Identification and investigation of rare patients with extreme forms of high and low blood pressure has led to the identification of specific genes whose mutation results in these outlier phenotypes. These rare mutations converge on genes that mediate or regulate the renal reabsorption of Na-Cl. Mutations that increase or decrease renal salt reabsorption respectively increase or decrease blood pressure. Mutations that cause hypertension include gain of function mutations in subunits of the epithelial Na+ channel (ENaC) and in any of eight genes that cause constitutive activity of ENaC by its stimulation via its major regulator, the mineralocorticoid receptor, the target of aldosterone signaling; these increase salt reabsorption in the distal nephron. Conversely, mutations that cause hypotension include loss of function mutations in ENaC subunits, but also mutations the thiazide-sensitive Na-Cl cotransporter (NCC) or a K+ channel required for cotransporter function that act in the distal convoluted tubule (DCT), or mutations in the Na-K-2Cl cotransporter as well as K+ and Cl- channels expressed in the thick ascending limb of Henle that are required for normal Na-Cl reabsorption in this nephron segment. ENaC, the Na-Cl cotransporter and the Na-K-2Cl cotransporter, as well as the mineralocorticoid receptor are all commonly used targets for treatment of hypertension and/or diuresis.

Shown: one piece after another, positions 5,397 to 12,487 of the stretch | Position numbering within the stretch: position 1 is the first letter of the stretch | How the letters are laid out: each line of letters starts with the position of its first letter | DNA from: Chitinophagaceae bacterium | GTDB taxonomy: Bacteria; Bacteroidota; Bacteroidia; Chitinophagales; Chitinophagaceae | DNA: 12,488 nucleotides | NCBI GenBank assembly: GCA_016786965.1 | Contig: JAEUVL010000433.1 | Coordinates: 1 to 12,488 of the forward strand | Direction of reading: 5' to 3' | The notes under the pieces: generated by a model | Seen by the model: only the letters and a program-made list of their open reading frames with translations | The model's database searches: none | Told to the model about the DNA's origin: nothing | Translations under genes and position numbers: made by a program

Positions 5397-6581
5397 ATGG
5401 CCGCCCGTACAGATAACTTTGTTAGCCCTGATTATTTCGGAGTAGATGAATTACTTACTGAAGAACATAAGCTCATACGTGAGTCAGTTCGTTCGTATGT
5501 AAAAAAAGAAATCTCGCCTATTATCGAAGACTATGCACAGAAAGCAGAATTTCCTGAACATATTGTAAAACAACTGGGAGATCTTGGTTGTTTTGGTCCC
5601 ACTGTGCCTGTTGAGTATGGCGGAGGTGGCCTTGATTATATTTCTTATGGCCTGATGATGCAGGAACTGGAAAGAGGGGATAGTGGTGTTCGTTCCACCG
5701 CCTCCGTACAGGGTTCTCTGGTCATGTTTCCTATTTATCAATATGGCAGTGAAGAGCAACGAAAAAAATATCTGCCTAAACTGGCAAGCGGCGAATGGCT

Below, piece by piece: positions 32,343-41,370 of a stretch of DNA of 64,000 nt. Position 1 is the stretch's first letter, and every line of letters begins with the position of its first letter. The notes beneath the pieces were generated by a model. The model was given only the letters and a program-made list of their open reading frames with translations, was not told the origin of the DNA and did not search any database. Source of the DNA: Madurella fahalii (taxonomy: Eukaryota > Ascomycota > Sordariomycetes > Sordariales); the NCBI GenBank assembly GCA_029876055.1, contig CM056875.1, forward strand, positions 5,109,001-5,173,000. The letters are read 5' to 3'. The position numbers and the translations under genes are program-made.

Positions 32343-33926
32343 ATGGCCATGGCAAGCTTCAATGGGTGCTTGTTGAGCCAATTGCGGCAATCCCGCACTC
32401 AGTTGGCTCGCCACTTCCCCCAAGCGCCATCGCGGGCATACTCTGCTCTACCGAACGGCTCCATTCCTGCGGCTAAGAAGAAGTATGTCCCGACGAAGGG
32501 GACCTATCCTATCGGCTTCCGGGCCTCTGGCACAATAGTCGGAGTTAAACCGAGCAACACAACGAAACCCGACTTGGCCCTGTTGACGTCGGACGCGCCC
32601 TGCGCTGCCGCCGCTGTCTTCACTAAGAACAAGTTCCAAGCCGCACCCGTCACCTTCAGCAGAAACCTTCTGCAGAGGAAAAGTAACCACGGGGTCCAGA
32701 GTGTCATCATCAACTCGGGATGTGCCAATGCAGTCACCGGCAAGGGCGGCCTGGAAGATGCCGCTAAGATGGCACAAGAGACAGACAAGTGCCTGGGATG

In addition to these genes, genetic studies also identified a previously unrecognized pathway that regulates the balance between renal salt reabsorption and K+ secretion. Mutations in the kinases WNK1 or WNK4, or genes that mediate their degradation via ubiquitylation, CUL3 and KLHL3 cause hypertension with hyperkalemia. Activity of WNK1 and WNK4 stimulates activation of NCC promoting Na-Cl reabsorption in the DCT, reducing Na-Cl- delivery distally, thereby limiting ENaC activity and limiting K+ secretion in the distal nephron. Conversely, hyperkalemia inhibits WNK activity, promoting distal Na-Cl delivery and maximizing K+ secretion. Angiotensin II signaling promotes WNK activity, increasing Na-Cl reabsorption in the DCT and inhibiting K+ secretion, while hyperkalemia appears to inhibit WNK activity, providing distal Na+ delivery that is used to drive K+ secretion.
The importance of this pathway is that it can explain the mechanism by which increased dietary K+ lowers blood pressure. Both reduced dietary salt intake and increased dietary K+ can reduce blood pressure in controlled settings, and recent large population studies have shown that increased dietary K+ and reduced Na-Cl intake not only lower blood pressure but reduce the incidence of cardiovascular disease and death.